EU Policy

No matter whether the EU is (supposed to be) driven by an economic rationale or by common intangible values, the cultural element of its essence is not something to neglect. In the context of the gloomy reality of today, the EU needs to invent a bold new narrative, and to nourish and strengthen the sense of a common culture. The arts are there to create a space and tools for various communities to engage in dialogue, where different views can be freely shared, understood and accepted; conditions needed to sustain democracy and to enable the EU to exist as well as prosper. 

This section is both about the role of culture and the arts in the future of the EU, and about the EU policies which affect our sector.

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The present Brainstorming report on “Social Inclusion: partnering with other sectors” is the result of the brainstorming process between 35 participating organizations, both from the cultural and other sectors.
Our newest Toolkit builds on the discussions on advocacy held at IETM meetings since 2008 and on concrete actions carried out by IETM members in different countries. The publication summarises the key elements of advocacy, presents some inspiring practical cases from different countries, and offers links to practical resources - all freely available online - to develop a thorough advocacy action
Mobility is a social and economic condition of artists and culture professionals and, at the same time, a vector of social and economic development. However, mobility in the cultural and creative sectors is faced with a number of issues that need to be addressed at EU and national levels. The paper provides recommendations for a EU-wide mobility framework which entails both a dedicated mobility scheme and an improved regulatory environment that would facilitate mobility in Europe.
The European Alliance for Culture and the Arts calls for an open and multi-stakeholder debate on how to design a citizen-centred, truly effective and forward-looking Cohesion Policy, aimed at ensuring a prosperous and sustainable future for the European Union and each European citizen. Cultural and creative sectors must be recognised as substantial contributors to the shaping and implementation of such a policy.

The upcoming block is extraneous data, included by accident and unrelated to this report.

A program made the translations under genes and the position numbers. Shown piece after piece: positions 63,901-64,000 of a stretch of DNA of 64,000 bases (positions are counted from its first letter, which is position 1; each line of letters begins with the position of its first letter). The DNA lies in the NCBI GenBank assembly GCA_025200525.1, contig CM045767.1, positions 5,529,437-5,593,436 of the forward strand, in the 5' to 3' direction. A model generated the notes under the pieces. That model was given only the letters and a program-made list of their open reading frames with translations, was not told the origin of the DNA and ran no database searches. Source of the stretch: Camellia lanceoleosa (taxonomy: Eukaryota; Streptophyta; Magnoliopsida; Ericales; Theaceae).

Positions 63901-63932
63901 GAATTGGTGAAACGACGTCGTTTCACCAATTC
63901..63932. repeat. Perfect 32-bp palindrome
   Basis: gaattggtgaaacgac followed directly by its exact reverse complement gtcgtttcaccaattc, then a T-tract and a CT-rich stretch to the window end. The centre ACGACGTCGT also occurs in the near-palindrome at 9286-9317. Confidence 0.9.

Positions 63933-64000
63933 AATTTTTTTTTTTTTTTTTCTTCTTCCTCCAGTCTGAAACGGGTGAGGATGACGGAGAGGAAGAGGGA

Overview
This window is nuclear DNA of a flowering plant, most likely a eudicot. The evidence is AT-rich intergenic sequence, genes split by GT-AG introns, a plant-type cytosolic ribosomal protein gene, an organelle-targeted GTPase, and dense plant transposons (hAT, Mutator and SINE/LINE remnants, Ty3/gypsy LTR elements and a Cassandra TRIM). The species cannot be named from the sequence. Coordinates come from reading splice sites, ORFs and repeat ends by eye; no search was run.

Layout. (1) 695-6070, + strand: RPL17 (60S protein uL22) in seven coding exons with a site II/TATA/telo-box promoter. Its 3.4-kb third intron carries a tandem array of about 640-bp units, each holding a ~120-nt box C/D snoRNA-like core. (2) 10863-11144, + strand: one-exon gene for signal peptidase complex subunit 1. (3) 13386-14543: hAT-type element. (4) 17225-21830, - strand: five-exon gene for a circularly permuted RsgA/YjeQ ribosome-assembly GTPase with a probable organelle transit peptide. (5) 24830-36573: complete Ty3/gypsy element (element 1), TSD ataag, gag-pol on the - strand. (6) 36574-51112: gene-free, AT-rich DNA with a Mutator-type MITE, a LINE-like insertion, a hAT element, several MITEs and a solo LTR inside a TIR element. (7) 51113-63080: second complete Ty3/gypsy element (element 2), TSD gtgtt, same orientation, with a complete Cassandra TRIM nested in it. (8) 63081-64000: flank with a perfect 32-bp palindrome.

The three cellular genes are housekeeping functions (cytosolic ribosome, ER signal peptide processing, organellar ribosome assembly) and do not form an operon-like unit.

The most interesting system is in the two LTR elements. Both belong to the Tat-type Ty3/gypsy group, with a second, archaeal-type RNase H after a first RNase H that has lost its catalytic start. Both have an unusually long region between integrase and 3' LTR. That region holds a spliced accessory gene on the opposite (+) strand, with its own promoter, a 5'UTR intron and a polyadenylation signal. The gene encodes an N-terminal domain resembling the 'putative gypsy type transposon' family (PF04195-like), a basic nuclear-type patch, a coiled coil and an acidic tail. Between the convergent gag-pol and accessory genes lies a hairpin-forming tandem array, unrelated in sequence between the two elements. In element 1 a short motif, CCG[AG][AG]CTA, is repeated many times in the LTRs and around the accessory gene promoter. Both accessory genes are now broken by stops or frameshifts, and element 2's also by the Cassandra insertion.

©Matthew Perkins
The points are presented on behalf of the performing arts sector. Elaborated by IETM and co-signed by Circostrada, EDN, ETC and In-situ.
Culture has regained prominence in recent years within the discourse of the EU and its institutions. In the face of euroscepticism, EU officials have turned to culture to promote European values and enhance citizens’ feeling of a shared identity. But should culture really be shouldered with ensuring the EU’s survival?
European Alliance for Culture and the Arts welcomes the European Commission’s proposal for the EU’s Multiannual Financial Framework for 2021-2027, which maintains Creative Europe as a self-standing programme, with an increased budget € 1.4 billion to €1.8 billion.
The European Commission has released a Communication on a New European Agenda for Culture (Agenda), which puts forward a bold and balanced approach to culture as a vital component and a powerful driver of social cohesion, economic development and international relations.
Creative Europe is a unique programme in Europe, tailored to the needs of the cultural and creative sectors. It is the main programme that contributes to the cultural policy objectives of the EU. The programme targets the right priorities, but its modest budget prevents it from making a substantial impact. The report provides recommendations for a more ambitious future programme, reflecting the richness of European cultural diversity.
©art_inthecity
For the next long-term EU budget 2021-2027, the European Commission is proposing to increase funding for Creative Europe, the programme supporting European cultural and creative sectors and audiovisual works, to €1.85 billion.

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